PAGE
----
It has been questioned whether the baptism, which had no witnesses, actually took place. In his 1998 book The Kidnapping of Edgardo Mortara, David Kertzer investigates the story and quotes extensively from contemporary testimony. It appears that Morisi told the local priests her story at a time when she was seeking to obtain a dowry from the Church, and investigations on behalf of the Mortaras revealed that she was reputed to be a woman of low moral character. It was reported that Edgardo's illness had not been life-threatening, and so should not have required an emergency baptism. On the other hand, other testimony was consistent with Morisi's story, and the Church authorities were evidently persuaded that she was telling the truth.

Edgardo was taken to a house for Roman converts (a "House of Catechumens"[2]) in Rome, maintained at state expense. His parents were not allowed to see him for several weeks, and then not alone. Pius IX took a personal interest in the case, and all appeals to the Church were rebuffed. Church authorities told the Mortaras that they could have Edgardo back if they would convert to Catholicism, but they refused.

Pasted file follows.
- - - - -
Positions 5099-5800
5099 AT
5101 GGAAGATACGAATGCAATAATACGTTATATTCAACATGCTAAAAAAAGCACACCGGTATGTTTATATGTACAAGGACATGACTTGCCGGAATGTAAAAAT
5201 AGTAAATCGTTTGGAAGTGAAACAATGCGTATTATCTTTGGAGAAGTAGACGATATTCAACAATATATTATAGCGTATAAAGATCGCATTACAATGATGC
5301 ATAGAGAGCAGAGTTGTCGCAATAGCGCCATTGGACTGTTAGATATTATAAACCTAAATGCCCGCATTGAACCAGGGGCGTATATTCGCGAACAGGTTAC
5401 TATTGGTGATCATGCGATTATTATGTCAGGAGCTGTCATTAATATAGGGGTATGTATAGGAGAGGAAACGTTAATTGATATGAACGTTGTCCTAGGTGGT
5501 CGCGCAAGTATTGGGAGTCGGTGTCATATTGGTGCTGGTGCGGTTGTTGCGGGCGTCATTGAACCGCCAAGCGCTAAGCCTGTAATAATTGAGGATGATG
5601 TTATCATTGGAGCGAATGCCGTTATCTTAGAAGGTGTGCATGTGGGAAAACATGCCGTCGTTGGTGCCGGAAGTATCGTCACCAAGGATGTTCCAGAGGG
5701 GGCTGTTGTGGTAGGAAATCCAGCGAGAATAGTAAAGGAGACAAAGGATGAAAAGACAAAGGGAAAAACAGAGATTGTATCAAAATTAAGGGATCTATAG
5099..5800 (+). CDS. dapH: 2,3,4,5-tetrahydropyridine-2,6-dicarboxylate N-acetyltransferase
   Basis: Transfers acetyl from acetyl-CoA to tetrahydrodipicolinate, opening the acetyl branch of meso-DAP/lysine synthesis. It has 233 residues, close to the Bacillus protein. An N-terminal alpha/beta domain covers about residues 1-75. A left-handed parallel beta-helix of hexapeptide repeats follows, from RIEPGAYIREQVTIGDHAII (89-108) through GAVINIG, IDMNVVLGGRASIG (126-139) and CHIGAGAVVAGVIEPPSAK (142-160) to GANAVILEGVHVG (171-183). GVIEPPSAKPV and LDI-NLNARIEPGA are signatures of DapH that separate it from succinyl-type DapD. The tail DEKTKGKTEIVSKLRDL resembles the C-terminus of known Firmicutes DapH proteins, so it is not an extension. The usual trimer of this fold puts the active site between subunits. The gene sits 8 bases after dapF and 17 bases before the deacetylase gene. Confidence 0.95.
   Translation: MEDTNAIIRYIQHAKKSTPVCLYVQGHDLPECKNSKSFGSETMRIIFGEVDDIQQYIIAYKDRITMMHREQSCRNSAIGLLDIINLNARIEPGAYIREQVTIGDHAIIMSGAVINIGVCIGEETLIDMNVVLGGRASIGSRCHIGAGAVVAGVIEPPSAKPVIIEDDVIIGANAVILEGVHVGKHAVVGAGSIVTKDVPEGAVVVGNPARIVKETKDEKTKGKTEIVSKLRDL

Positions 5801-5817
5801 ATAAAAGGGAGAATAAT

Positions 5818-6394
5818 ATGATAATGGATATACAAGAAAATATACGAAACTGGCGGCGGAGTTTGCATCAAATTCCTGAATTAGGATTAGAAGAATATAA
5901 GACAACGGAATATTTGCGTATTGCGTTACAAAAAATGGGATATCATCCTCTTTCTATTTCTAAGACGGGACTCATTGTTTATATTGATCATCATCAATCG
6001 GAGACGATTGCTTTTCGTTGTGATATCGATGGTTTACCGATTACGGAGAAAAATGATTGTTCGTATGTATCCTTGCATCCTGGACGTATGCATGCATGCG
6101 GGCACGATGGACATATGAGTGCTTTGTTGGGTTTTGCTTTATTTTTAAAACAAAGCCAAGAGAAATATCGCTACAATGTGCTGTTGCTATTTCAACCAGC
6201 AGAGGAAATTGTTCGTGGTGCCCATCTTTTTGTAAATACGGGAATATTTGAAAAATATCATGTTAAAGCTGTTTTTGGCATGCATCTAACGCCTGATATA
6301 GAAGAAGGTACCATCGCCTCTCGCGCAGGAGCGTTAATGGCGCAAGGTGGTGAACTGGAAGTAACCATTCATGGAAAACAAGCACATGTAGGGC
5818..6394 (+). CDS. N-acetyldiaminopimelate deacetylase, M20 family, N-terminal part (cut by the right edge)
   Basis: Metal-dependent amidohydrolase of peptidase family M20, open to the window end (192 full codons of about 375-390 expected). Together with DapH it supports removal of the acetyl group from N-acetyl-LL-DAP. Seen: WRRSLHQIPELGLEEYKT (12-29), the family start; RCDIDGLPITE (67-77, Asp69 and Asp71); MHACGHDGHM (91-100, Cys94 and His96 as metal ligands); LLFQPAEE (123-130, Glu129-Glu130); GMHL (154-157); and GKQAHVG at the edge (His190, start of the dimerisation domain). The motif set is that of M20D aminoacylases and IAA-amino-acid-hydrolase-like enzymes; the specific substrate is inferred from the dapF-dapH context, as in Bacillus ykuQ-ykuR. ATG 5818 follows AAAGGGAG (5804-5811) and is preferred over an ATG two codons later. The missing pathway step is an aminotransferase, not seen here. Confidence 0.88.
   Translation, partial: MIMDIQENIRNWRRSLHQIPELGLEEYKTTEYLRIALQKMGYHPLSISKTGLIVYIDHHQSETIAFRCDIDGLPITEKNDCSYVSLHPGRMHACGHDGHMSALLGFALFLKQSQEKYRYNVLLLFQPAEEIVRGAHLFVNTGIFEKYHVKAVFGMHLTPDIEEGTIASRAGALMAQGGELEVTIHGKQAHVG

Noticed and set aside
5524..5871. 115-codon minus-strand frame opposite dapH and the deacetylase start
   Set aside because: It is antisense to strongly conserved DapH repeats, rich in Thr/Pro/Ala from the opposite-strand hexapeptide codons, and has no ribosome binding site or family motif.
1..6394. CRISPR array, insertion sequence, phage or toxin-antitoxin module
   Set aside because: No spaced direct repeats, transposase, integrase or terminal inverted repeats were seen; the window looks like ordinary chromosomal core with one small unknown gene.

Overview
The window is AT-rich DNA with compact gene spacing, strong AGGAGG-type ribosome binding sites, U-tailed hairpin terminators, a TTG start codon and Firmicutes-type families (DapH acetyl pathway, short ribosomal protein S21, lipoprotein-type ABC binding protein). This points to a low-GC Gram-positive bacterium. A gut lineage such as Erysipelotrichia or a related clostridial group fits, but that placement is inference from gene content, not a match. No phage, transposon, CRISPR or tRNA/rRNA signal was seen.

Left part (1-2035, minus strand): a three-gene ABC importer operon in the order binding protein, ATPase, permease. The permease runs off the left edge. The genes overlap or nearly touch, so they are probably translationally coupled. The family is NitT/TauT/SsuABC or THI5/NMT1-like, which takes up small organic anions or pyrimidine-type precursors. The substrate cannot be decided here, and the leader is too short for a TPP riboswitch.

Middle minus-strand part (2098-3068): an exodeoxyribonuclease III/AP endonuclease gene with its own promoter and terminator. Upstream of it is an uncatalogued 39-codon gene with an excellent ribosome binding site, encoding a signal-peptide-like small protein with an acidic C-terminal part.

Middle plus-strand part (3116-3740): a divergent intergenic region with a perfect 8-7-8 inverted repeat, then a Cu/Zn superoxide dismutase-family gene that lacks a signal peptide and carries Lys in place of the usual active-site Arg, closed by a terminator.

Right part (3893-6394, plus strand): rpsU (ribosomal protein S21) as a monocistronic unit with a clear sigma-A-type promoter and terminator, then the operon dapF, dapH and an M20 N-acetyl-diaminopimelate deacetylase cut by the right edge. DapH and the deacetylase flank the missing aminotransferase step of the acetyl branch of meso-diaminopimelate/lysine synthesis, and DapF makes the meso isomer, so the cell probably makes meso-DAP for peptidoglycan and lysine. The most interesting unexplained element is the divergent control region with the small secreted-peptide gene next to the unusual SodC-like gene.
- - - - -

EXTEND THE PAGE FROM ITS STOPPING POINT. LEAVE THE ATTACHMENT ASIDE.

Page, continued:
[edit] Reaction and OppositionThe incident soon received extensive publicity both in Italy and internationally. In the Kingdom of Sardinia, the largest independent state in Italy and the centre of the liberal nationalist movement for Italian unification, both the government and the press used the case to reinforce their claims that the Papal States were ruled by medieval obscurantists and should be liberated from Papal rule.

Protests were lodged by both Jewish organizations and prominent political and intellectual figures in Britain, the United States, Germany, Austria, and France. Soon the governments of these countries added to calls for Edgardo to be returned to his parents. The French Emperor Napoleon III, whose troops garrisoned Rome to protect the Pope against the Italian anti-clerical unificationists, also protested.

When a delegation of prominent Jews saw the Pope in 1859, he told them, "I couldn't care less what the world thinks."[citation needed] At another meeting, he brought Edgardo with him to show that the boy was happy in his care. In 1865 he said: "I had the right and the duty to do what I did for this boy, and if I had to, I would do it again."[citation needed] In a speech in 1871 defending his decision against his detractors, Pius said: "Of these dogs, there are too many of them at present in Rome, and we hear them howling in the streets, and they are disturbing us in all places."[4][5]